Osmond de Beauvoir Priaulx's bequest of books gave us many fascinating and valuable volumes, including two Books of Hours and a number of rare early-printed books.
Scholar, author and bibliophile, Osmond de Beauvoir Priaulx was born in Guernsey in 1805. He attended St Catherine's College, Cambridge before dallying in Paris as a young man. He was called to the bar in London in 1832, but does not seem to have practised, spending his time in antiquarian and philanthropic pursuits, socialising, and travelling.
As well historical and geographical books Osmond also collected fiction, poetry and items reflecting his great interest in genealogy. His collection was later supplemented with bequests of books from various members of the Carey family, especially the local historian Edith Carey and Wilfred Carey, an orientalist. Library visitors should look out for Osmond's distinctive bookplate, with the Priaulx family's 'César Auguste'. Many of the books are now catalogued online.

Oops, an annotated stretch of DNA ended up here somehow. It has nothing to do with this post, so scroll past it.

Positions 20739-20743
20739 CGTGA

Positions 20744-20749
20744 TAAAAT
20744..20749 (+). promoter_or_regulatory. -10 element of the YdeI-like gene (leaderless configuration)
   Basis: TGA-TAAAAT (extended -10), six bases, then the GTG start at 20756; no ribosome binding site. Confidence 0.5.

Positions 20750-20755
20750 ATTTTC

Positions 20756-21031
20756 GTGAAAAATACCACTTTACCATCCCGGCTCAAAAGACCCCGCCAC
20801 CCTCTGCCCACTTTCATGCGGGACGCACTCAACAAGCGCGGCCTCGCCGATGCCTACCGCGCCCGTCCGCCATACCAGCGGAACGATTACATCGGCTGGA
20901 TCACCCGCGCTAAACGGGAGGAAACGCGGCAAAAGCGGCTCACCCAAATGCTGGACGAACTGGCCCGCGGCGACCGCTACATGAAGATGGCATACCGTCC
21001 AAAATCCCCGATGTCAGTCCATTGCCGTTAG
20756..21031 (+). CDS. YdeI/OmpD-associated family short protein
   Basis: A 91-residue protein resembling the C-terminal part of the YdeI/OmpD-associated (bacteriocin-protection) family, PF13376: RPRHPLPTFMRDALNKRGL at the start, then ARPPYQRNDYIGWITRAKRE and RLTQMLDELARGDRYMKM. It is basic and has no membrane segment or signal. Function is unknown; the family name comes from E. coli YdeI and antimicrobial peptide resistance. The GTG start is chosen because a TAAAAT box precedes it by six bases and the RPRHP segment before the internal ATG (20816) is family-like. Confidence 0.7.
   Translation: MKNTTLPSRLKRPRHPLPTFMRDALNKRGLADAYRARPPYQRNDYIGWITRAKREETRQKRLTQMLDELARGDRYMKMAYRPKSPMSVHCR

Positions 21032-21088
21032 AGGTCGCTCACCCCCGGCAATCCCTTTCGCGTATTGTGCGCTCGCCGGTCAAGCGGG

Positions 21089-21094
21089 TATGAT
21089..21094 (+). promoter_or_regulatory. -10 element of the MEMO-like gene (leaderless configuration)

He also wrote several books, one of which was an important work on progressive education, which is still studied by educationalists today. He was passionate about Guernsey affairs, particularly education, and felt strongly that his fellow islanders should have free access to books.
His gift to the people of Guernsey was made several years before his death but his charitable work began many years before in 1859. His philanthropic focus reflected his greatest interests—he intended the rents and income from the Candie Estate to be used for the education of disadvantaged children in Guernsey. His school plan was rejected, but the gift of the house and his library were accepted and the States of Guernsey agreed to fund the repair and conversion of the house, and so the Priaulx Library was founded.